Bill Clinton went on Conan and proved presidents maybe shouldn't go on late night shows
At some point in their career, every future President will go on a late-night show. Maybe when they’re the candidate hunting for buzz, or the incumbent hunting for midterm goodwill, or, latest of all, the retiree hawking a memoir or a message. Saying “A President shouldn’t go on a late-night comedy show” used to sound snooty, and that was before Barack Obama did Between Two Ferns and Donald Trump blasted misspelled tweets before breakfast. The goalposts have been moved, and they’ll never move back. More likely they’ll keep moving, and some future President will announce their candidacy via Kardashian-adjacent Instagram, and some oldster will remember the good old days when candidates proved their merits by earning “Dustin” in a “Which Stranger Things kid are you?” quiz.
Bill Clinton moved these particular goalposts back in 1992, when he was the presidential candidate playing saxophone behind sunglasses on The Arsenio Hall. Oh, Ronald Reagan went on The Tonight Show in the mid-’70s, at a specific in-between moment, not a governor but not yet a presidential candidate. But Clinton helped to define the late-night swingby as some essential part of a presidency. I can’t think of a major late show Obama didn’t appear on while he was in office, and both Hillary Clinton and Donald Trump marched through Saturday Night Live and The Tonight Show. Right to criticize Jimmy Fallon’s performance with Trump as normalizing, but wasn’t he just following the trend to its logical apocalyptic endpoint, like how Walter White in episode one of Breaking Bad has to eventually become Heisenberg in episode 53? Late-night shows were always a way for politicians to sand off edges; in 1992, Arsenio asked Hillary about Gennifer Flowers! And appearing on such a show was a way to appear endearing — because everyone is supposed to seem endearing.
Twenty-five years later, here was Bill Clinton was talking to Conan O’Brien, the shining guest star in Conan‘s weeklong visit to Harlem. It was a strange conversation. Whether you supported his policies or curse his surname and all who bear it, you always get the feeling that Clinton is talking around something in appearances like this, the way David Lynch movies seem to circle around some unmentionable soul-revoking horror. O’Brien started with softballs, asking Clinton what was the hardest thing about not being POTUS anymore, then making fun of Clinton’s “awkward youth” photo by calling it “the coolest picture of a kid I have seen in my life.” Clinton insisted no, no, he was overweight and his hair was too long. What a laugh we’re having here, the Yalie and the Harvard Man! Can’t imagine why anyone would think the media-political industrial complex is hermetically sealed off from the rest of the country!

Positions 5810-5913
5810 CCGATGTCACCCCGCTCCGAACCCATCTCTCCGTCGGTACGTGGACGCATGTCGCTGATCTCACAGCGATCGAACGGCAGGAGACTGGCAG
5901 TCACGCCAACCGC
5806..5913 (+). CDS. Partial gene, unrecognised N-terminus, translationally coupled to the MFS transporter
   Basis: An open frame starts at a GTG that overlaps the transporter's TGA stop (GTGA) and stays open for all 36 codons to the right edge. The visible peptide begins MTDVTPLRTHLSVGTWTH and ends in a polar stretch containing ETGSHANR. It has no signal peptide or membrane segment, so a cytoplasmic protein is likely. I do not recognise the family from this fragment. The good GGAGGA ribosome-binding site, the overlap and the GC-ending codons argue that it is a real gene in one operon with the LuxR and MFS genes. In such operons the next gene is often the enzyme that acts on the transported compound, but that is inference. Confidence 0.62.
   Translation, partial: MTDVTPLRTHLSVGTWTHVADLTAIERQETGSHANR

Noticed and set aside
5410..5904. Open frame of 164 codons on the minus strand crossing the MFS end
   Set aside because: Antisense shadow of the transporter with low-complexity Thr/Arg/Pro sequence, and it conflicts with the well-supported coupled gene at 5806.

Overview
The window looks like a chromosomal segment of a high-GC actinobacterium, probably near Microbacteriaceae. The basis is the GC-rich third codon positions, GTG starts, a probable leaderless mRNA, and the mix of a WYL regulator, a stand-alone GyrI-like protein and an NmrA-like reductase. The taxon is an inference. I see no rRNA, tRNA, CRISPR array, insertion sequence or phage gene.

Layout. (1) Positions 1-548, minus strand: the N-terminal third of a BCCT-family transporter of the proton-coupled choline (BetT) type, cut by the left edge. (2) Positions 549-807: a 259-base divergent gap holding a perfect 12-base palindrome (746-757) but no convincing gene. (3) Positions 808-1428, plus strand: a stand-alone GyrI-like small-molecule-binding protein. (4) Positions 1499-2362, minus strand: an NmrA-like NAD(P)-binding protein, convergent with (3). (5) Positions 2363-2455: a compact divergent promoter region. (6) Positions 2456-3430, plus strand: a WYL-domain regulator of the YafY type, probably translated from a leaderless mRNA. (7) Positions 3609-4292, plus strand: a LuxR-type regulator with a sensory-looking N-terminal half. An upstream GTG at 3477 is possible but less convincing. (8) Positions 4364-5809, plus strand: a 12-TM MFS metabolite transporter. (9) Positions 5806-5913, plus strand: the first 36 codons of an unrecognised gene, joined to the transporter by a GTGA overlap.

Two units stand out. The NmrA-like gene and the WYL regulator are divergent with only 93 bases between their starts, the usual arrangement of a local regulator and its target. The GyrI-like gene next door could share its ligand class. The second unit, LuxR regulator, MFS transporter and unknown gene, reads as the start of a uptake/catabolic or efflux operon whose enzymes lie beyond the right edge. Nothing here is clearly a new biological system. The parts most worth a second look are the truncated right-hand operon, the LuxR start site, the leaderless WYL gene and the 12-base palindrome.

O’Brien didn’t get to ask anything too specific or too dangerously interesting, which is part of the tradeoff of an appearance like this. Ask something controversial, and the next president (future or current or ex) won’t want to sit down. Your interest piqued when O’Brien said, “You were out there campaigning hard last year at this time…” What stories could he tell about that? But that pitch was all wind-up. O’Brien concluded: “Did you think you saw a different America than the one that you had seen when you were campaigning back in 1992. Do you think that we have profoundly changed since then?”
Clinton’s response: “Yes and no.” Well, there we go! Different, but the same, and more moderner! Clinton’s answer went on, of course, and one of the best things about O’Brien is how willing he is to let his guests wander. He’s learned the fine art of listening, something that only really comes with experience. Clinton talked about how the country is more diverse and blessed with a younger median age than some powerful countries. He talked about the need for immigrants to come in — but also talked about the need to bridge the widening economic divide. He even got marvelously wonky discussing voting demographics, cross-indexing economic status with proximity to economically ascendant urban environments.
The answers got long, and the pauses got longer, too. It didn’t seem like confusion, more like he was carefully planning out his sentences, “Carefully Planning Out Sentences” being a skill set that used to be expected of all presidents and adult humans. The studio audience applauded intermittently, eventually at odd moments. Discussing the Clinton Foundation’s work to stop the opioid epidemic, Clinton said: “You cannot mix an opioid with any level of alcohol of any kind without risking your life.” The clapping that followed that line seemed… oddly timed?
That’s the nature of the presidential late-night show guest appearance, though. Everything — even profound conversations about major drug epidemics and troubling economic disparity and the importance of immigration reform! — circles the drain towards laughter or clapping or (worst of all) clapter. But here’s a man who was the President of the United States for eight years, and then spent the next 16 years in various stages of campaigning for another presidency. So maybe you think a victory lap is what he deserves, or is all we could expect. “We need to just go out and start going up to people who are mad at us,” said Clinton, “And say, ‘Look, we’ve got to live together, we’ve got to share this together, and if we work together, we’ll have better economics, better societies, and we’ll have a culture we can all be a part of.'” Wise words. Less than 280 characters, so they’ll fit in a tweet.